Nick Cox

Faint fuzzies and the comet.

Swadlincote 17/12/18 C6r on Eq6 pro.

Up at 4 , lovely dark sky , no neighbouring lights . Firstly , find that elusive comet 46/P. Just over the roof and very bright with a green tinge.UMa overhead leading down to Arcturus and a full Bootes. Spotted the “ghost of Jupiter ” bright planetary nebula and the “Spindle galaxy” in Sextans , a long bright NGC 3115.

Up to Leo and a surprise to catch all three galaxies of the triplet at x90. Then some views of the Canes Venatici galaxies. M94 being the brightest easiest catch between Cor Caroli  and Chara.

Down to a very bright M3 before returning to the galaxies. I had always very much enjoyed their shapes from darker skies . Views here are mainly by averted vision, any sort of light pollution will make big aperture ineffective. From dark sky sites for instance , NGC 4449 is really resolvable.

Finished on the gorgeous crescent of Venus . Some decent skies around ! Clear skies ! Nick.

Our small Moon !

It looks so huge  in the sky, yet a small fingernail at arm’s length covers it. It’s also the same size as the Sun in the sky.

I found this rather clear map and an indication of the 6 Apollo landing sites . There’s also an indication of it’s surprising size , with the rest if the cast thrown in ! Nick.

Current planetary nebulae.

Swadlincote 29/10/18 C6r reduced to 120mm.13mm Nagler.

Very well worth finding , mostly brightly coloured blue to blue green.

These are very obvious in the field of view , being non stellar. You can take the brightest up to x200. Indeed the “Esquimaux Nebula” in Gemini will show its hood and central white dwarf star. I had M27 filling the field at x200. Its surprising to see the different sizes and brightness of these most beautiful nebulae .

I recall a night when Andy arrived and we hit many on this list and my details of more obscure planetaries. They blink either with direct or averted vision. Some respond very well to UHC filters.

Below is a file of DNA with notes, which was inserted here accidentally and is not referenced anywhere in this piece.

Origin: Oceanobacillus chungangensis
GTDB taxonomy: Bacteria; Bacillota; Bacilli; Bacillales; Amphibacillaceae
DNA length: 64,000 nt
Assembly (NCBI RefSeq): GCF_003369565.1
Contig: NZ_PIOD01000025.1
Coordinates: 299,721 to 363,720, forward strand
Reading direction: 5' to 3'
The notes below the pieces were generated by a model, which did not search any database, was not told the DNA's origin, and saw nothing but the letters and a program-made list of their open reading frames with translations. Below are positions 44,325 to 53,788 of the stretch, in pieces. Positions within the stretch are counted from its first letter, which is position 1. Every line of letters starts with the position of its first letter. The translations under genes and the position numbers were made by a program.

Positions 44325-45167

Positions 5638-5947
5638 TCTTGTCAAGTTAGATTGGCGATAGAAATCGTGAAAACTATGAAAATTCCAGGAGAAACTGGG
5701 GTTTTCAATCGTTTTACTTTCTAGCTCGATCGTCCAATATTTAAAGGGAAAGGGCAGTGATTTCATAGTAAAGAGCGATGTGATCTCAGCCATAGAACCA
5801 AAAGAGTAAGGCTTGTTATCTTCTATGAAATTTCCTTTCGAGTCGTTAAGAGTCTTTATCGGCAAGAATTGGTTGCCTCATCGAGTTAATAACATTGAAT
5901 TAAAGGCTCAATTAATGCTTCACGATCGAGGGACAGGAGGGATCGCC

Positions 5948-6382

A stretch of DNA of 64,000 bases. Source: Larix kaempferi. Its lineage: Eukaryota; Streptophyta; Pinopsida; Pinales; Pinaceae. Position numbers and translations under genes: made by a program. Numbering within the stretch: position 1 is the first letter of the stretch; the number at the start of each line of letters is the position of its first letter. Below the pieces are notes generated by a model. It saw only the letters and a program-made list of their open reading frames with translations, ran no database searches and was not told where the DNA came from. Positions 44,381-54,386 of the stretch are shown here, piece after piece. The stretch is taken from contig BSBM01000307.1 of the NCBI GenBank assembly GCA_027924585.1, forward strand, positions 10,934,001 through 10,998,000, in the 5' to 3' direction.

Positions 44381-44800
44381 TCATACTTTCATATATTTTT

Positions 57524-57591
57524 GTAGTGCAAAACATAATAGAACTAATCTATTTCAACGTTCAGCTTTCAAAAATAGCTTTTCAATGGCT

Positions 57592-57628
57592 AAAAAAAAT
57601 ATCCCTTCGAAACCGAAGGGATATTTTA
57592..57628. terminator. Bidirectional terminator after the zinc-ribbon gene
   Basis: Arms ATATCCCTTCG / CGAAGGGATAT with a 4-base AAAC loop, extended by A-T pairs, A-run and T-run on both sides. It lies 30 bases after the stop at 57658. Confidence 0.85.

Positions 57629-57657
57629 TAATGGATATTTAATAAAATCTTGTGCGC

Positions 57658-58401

Personally I like the names and what has happened to give us a view of these temporary features, Nick.

Pegasus stars !

Swadlincote 28/10/18 C6r reduced to 120mm aperture.

Lovely clear forecast , set out the chair , looked at at a huge rainbow and heavy rain. Set up the mount at 5.30, hurrah for dark evenings.

Some chill , but superb seeing before the Moon climbed up. I reduced the aperture to 120mm to get more contrast , certainly worked. Pegasus gave some  stunning binaries.

I had a look at Bu1.  The triple in NGC 281 (“Packman nebula” in Cassiopeia). Very pleased not only to get some tight splits , but some faint companions, clear skies ! Nick.

“Book of the Moon”.

written with so much enthusiasm as only Dr. Maggie can inpart. Bang up to date , 2018. Includes the finding of hydroxyl ( mineral water !) .

It’s very clearly detailed with everything you’ve always thought of asking . Ideal for a Christmas present and deserves a place on every stargazers book shelf. I’m probably the last person to be mad about the Moon ( devil’s light bulb ) , but this book shows it a new light ,

old Nick.